Echinochloa colona (PROSEA)

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Plant Resources of South-East Asia
List of species

Echinochloa colona (L.) Link

Protologue: Hort. Berol. 2: 209 (1833).
Family: Gramineae
Chromosome number: 2n= 36, 48, 54, 72


Panicum colonum L. (1759). Echinochloa crus-galli P. Beauv. ssp. colona (L.) Honda (1923). The specific epithet is also spelled "colonum" .

Vernacular names

  • Jungle rice, awnless barnyard grass (En)
  • Indonesia: rumput jajagoan kecil (Sundanese, Javanese), rumput bebek (Indonesian), tuton (Javanese)
  • Malaysia: padi burung, rumput kusa-kusa
  • Philippines: pulang-puwit (Tagalog), guinga (Visaya), dakayang (Ilokano)
  • Burma: myet-thi, pazun-sa-myet
  • Laos: khauz nôk
  • Thailand: ya noksichomphu (central), ya-nokkhao (northeast)
  • Vietnam: co' lô[n]g vu'c.

Origin and geographic distribution

E. colona is widely distributed throughout the tropics and subtropics, including South-East Asia.


E. colona is used as forage and is grazed by all kinds of stock. During famines, the seeds are eaten by humans. In rice fields, jungle rice can be a serious problem because the young plants closely resemble young rice plants. It can also be a weed in other crops.


Nitrogen concentrations of E. colona range from 1.0-2.5%, depending on the growth stage.


A tufted annual grass with erect or ascending culms up to 1 m tall, often rooting at the lower nodes. Leaf-sheath 3-4 cm long, glabrous, often reddish; ligule absent; leaf-blade linear-acuminate, 5-30 cm × 2-8 mm, sometimes marked with purple bars. Inflorescence up to 15 cm long, composed of 3-10 short racemes up to 3 cm long; racemes neatly 4-rowed, simple, commonly half their length apart and appressed to the axis but sometimes subverticillate and spreading; spikelets numerous, ovate-elliptical to subglobose, 1.5-3 mm long, pubescent; lower floret male or barren, acute to cuspidate; upper lemma 2-3 mm long, sharply pointed. Caryopsis ellipsoid to subglobose.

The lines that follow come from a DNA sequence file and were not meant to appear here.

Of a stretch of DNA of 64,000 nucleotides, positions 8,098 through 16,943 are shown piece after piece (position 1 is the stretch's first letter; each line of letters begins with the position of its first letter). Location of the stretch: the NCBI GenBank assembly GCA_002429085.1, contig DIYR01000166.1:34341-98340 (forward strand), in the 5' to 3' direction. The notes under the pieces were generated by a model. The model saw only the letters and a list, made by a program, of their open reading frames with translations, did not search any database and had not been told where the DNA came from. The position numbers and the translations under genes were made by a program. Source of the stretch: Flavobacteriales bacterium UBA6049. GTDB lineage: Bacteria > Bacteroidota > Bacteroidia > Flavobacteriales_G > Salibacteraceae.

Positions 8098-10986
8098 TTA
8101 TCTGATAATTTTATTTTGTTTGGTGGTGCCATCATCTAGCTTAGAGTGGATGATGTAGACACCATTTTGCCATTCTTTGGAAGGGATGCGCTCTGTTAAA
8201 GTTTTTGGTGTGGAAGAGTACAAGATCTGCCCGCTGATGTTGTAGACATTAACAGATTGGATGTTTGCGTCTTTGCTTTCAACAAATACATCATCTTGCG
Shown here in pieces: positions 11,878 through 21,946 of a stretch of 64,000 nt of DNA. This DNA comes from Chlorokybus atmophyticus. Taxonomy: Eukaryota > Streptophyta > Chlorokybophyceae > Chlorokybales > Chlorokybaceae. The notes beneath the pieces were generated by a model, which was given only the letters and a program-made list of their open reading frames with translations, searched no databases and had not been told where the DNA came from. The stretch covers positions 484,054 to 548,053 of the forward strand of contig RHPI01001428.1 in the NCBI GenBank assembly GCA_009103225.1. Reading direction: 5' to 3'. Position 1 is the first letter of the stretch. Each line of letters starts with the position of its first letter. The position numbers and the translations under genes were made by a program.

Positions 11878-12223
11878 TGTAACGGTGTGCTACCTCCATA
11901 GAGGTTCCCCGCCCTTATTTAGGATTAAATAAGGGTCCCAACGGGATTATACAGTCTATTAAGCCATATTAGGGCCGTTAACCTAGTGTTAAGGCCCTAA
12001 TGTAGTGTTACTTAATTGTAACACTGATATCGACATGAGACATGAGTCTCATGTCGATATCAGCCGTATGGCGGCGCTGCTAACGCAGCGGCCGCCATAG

The absence of a ligule, the purplish-tinged leaves and the neatly 4-rowed racemes are characteristic of this species. Less constant are the awnless soft indumented spikelets - some forms tend to intergrade with E. crus-galli (L.) P. Beauv. which has awned spikelets.

E. colona is a fast growing grass. Seeds germinate quickly with the onset of the first rains and it can cover other cultivated forages in the first few weeks. Axillary shoots develop during the second week after emergence. It flowers throughout the year, commencing 3-4 weeks after emergence, and seeds abundantly.


E. colona grows in swampy places in environments receiving from 400 to 1200 mm rainfall per year and at altitudes ranging from sea-level to 2000 m. It is adapted to full sunlight or partial shade and grows on loam, silt and clay soils, but it does not tolerate dry periods.


E. colona is established by seeds or rooted tillers. It requires high soil moisture levels to get good establishment. It is very palatable, even when flowering. Light stocking rates and long intervals between grazing are recommended. It can be cut 3 to 4 times during the wet season when flower heads are in full bloom. The common practice in many countries of South-East Asia is to remove whole plants out of rice fields where it is regarded as a weed. The collected material is then fed to the ruminants. It can be conserved as hay but will take several days to dry as it is very succulent.

Genetic resources and breeding

It is unlikely that substantial germplasm collections are being maintained.


E. colona is a valuable grass. Selection could be made to obtain accessions that produce higher yields when grown on upland soils as these soils are easier to work than the swampy or lowland areas.


  • Department of Livestock Development, 1986. Report on feed analysis [in Thai]. Technical Bulletin No 13-0116-29. Division of Animal Nutrition, Department of Livestock Development, Bangkok.
  • Gilliland, H.B., Holttum, R.E. & Bor, N.L., 1971. Grasses of Malaya. In: Burkill, H.M. (Editor): Flora of Malaya. Vol. 3. Government Printing Office, Singapore. pp. 167-168.
  • Häfliger, E. & Scholz, H., 1980. Grass weeds 1. Ciba-Geigy Ltd., Basel, Switzerland. p. 54.
  • Mehra, K.L. & Fachrurozi, Z., 1985. Indonesian economic plant resources: forage crops. Lembaga Biologi Nasional - LIPI, Bogor, No 31. p. 14
  • Skerman, P.J. & Riveros, F., 1990. Tropical grasses. FAO, Rome. pp. 370-372.


C. Manidool